Many people think that they can "borrow" any material they want, if they post some kind of a "disclaimer" saying, for instance, "No challenge to the rights of so-and-so is intended." However, that has no legal effect. Try publishing your own Star Trek novel, with a note in the front that you really love Gene Roddenberry's universe and no challenge to his rights is intended, and see how far you get.
Nevertheless, notices and disclaimers do have a purpose, and you should include appropriate ones in your site.
The purpose of a disclaimer is to notify readers that your work is not "official" or produced under license (unless it is). An appropriate disclaimer for a fan page is:
The purpose of a notice is to tell your readers who the trademarks, copyrights, etc., belong to. An appropriate notice for a fan site is:
V. So, does that mean that I can ...
Put some of your art on my home page or other web page?
Use the logos and art on the website for my retail store (online or otherwise) or distribution company?
Reprint some of your products that are out of print?
Create a fan page about your games?
Put a logo or art on a t-shirt or hat?
Use some of your art as wallpaper or icons on my desktop?
VI. The Most Common Misconception
You may have noticed that none of these provisions discuss money. That is at the heart of the biggest misconception about licensing. Many people believe that if no money changes hands it's legal to violate others' intellectual property rights. This is, at best, wrong. At worst, it's a crime. Copyrights, trademarks, and patents are not about money. They are about the creators' right to control their creations. Federal law gives us not only the right, but also the obligation, to prevent people from misusing our intellectual property, whether or not we're being paid. Don't violate our rights and we can all stay friends.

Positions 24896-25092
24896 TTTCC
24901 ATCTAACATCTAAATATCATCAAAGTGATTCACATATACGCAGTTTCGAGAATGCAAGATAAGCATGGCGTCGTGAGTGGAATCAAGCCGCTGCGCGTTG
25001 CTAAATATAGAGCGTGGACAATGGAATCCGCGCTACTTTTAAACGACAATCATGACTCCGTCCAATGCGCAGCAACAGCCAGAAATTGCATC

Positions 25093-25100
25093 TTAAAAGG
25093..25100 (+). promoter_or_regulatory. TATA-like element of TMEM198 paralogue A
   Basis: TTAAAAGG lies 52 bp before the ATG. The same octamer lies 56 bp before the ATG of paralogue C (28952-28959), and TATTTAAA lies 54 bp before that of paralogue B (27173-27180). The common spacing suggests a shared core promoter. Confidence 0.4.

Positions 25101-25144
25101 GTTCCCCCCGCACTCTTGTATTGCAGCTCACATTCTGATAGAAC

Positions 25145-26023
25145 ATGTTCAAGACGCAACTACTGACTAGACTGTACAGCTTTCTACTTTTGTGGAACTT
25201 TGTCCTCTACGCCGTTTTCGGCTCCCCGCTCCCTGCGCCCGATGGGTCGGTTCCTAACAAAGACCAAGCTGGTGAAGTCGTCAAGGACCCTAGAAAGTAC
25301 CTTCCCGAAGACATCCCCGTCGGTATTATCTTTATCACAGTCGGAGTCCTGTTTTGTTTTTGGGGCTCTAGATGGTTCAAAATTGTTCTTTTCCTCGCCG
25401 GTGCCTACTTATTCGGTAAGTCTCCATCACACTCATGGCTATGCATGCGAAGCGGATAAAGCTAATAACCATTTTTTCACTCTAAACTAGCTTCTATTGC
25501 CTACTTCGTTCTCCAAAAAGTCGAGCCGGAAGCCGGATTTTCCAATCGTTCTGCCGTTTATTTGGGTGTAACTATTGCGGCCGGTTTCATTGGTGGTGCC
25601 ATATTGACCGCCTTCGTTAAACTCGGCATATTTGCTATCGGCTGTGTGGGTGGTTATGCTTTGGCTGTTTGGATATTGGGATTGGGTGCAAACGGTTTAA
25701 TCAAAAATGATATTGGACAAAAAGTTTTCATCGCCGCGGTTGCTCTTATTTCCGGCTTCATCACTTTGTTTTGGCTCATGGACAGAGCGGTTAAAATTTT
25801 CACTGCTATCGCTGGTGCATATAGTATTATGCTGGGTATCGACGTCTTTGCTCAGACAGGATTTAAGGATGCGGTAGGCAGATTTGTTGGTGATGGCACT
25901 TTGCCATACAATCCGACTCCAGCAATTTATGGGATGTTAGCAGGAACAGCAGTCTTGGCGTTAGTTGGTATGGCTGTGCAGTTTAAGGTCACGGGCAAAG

VII. A Nice Thing to Do
If you have a Wyrmkeep Entertainment related page, please tell us about it. We'll check it out; if we think that your original content is especially interesting, we may add links from the appropriate pages on our site. We can't link to EVERY site that mentions our games, but we do try to showcase some of the best ones!
VIII. The Final Words
Use your head. If you don't think we'd allow it, we probably won't. When in doubt, ask.
Questions? Comments? You can send us a message.
©2005 The Wyrmkeep Entertainment Co. All rights reserved.